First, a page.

Book Covers · books · writing

Book Cover Design Tips!

Today I’ve got something for my fellow authors. We’re going to talk about book covers!

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Ah, good ‘ol book covers. While it is often said you should never judge a book by its cover, that saying is wrong, at least where books are concerned. People do judge books by their covers. Images are incredibly powerful and in one glance, a person can gain insight into what your novel is about before they’ve read a single word.

With that in mind, giving readers a good first impression is really, really important. With the shift towards self-publishing, more and more people are trying to do it all themselves and book covers sometimes suffer for it. Now, don’t get me wrong, I’m totally on board this self-publishing train. I think there is beauty in discovering how to do things yourself. There is beauty in making mistakes, in learning how to recognize them and improving yourself as you take that journey. Everyone starts somewhere and everyone stumbles along the way. We’re human beings. It’s kind of in our nature.

There are many reasons why you might want to design your own book cover. Below are some of the most common I’ve heard.

  1. Book covers are expensive and you can’t afford to pay someone to design it!
  2. You have a very clear image in your head of what you want it to look like and don’t want it ruined.
  3. You’re a stubborn mule and have to do it yourself or you won’t feel accomplished. (This is me.)
  4. You just want to hit that publish button. A cover can’t really matter all that much, right?
  5. You found some super-duper cool free book cover design website. It’s totally legit.

Let’s break some of these down.

The first point about book covers being expensive has some merit. They can be. There are a lot of people out there just looking to prey on the growing number of authors looking for services such as cover design. It’s a scary world out there, but with a little research, you can find people that actually want to help you come up with a great design without wanting your first born child signed over in the deal. (I am one of them!) With that said, graphic designers need to make a living too and deserve to be paid accordingly. Don’t balk at paying a few hundred dollars for a cover. Having something designed by a professional can be sooo worth the money, but make sure you do your research. Find a designer whose work you’ve seen and like. If you’re not feeling too picky, look at some pre-made designs that can be customized for your novel. You’ll find varying price ranges out there, so find what works for you but also find something that will separate you from the droves of books out there. Don’t be just another bad book cover.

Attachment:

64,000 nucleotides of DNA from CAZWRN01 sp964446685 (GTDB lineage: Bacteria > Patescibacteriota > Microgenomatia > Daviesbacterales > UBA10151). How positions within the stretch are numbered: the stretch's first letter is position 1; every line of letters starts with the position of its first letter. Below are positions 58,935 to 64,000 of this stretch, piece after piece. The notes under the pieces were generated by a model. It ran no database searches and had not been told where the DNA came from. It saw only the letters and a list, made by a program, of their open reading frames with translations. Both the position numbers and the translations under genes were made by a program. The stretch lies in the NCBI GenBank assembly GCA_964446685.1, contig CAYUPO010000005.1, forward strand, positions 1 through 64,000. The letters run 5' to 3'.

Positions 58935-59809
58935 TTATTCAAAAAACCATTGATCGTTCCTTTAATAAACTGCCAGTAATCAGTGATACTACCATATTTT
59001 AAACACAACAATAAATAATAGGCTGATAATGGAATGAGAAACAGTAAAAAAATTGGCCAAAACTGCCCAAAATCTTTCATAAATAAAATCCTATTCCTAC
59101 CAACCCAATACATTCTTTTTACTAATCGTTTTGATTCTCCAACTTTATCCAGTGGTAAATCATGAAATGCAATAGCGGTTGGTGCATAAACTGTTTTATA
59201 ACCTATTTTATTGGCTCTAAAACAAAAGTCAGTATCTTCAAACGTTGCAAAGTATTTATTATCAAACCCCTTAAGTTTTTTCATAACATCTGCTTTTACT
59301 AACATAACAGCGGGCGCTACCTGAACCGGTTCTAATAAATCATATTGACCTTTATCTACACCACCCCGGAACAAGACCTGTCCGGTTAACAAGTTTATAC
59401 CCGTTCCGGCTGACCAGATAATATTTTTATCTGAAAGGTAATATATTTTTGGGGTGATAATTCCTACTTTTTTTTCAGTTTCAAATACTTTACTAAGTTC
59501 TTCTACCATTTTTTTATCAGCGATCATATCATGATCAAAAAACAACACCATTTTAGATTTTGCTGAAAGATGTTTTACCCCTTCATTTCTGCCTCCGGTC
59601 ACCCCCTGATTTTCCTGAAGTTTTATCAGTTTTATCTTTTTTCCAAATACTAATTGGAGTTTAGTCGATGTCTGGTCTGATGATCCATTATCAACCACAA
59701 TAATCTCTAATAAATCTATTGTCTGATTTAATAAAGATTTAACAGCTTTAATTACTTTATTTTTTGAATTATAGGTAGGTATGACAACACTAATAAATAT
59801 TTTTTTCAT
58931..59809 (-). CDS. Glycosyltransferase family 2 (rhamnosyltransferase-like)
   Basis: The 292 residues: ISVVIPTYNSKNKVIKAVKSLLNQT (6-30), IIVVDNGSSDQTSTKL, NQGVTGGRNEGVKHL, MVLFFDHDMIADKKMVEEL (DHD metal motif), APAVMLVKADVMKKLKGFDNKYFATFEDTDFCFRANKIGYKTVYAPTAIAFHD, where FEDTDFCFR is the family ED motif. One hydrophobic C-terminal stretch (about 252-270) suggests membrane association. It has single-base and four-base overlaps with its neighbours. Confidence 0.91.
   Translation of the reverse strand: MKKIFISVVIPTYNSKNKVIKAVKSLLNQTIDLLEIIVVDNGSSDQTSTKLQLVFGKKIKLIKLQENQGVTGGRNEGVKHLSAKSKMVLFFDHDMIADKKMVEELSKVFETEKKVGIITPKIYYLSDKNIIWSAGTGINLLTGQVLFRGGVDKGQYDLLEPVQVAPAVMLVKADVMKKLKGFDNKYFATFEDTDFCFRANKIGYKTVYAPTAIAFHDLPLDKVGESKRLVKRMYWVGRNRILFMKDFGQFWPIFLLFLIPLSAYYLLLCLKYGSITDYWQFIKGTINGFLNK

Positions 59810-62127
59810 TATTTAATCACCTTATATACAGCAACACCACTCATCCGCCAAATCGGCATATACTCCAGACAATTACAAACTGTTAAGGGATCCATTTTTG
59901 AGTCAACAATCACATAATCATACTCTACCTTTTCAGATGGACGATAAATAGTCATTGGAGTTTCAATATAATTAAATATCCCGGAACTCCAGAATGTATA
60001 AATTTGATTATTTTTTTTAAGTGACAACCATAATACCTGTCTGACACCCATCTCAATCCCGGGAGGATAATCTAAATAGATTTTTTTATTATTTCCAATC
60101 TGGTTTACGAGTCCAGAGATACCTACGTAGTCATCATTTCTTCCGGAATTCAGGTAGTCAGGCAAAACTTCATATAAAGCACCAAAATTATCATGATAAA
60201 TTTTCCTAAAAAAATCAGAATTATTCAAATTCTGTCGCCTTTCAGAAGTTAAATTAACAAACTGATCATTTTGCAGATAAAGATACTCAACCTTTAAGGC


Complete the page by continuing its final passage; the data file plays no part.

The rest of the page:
snowprincess

I’ve stressed this once and I will stress it again. BOOK COVERS MATTER. They do. Speaking as a guilty party here, don’t get so caught up in the whirlwind of hitting that publish button that you overlook key flaws. Flaunt your book cover around to people. Get honest opinions. If everyone cringes or gives you fake smiles, you might want to go back to the drawing board.

As for free book cover creators, let me just say you get what you pay for. If you’re paying nothing, expect the quality to match. While easy and convenient to use, you are generally locked into using the same images as everyone else and have very, very limited design options. Don’t even consider this option. Ever. I don’t care how broke you are.

If you read all that and you’re still set on designing your own book cover, please go back and read it again. Did you read it? Okay, good. If you’re still, STILL set on designing your own, you may proceed reading.

Over the next few weeks, I will be tackling some of the most common, cringe worthy cover design mistakes I see and give you tips on how to avoid them!

Disclaimer: I don’t consider myself to be an expert so take everything I say with a grain of salt. Graphic design is something I have dabbled in for many years and while I have a solid grasp on how to do things, it doesn’t mean everything I say is correct. I’m not claiming to know it all cause I don’t.

Let’s get to it!


#1 The Case of the Terrible Font

We’ve all seen it. The image is compelling. The colors are glorious. Then you see the font and your eyes bleed and you quickly fling the book back to whatever realm you dragged it out of, hoping it didn’t do permanent damage.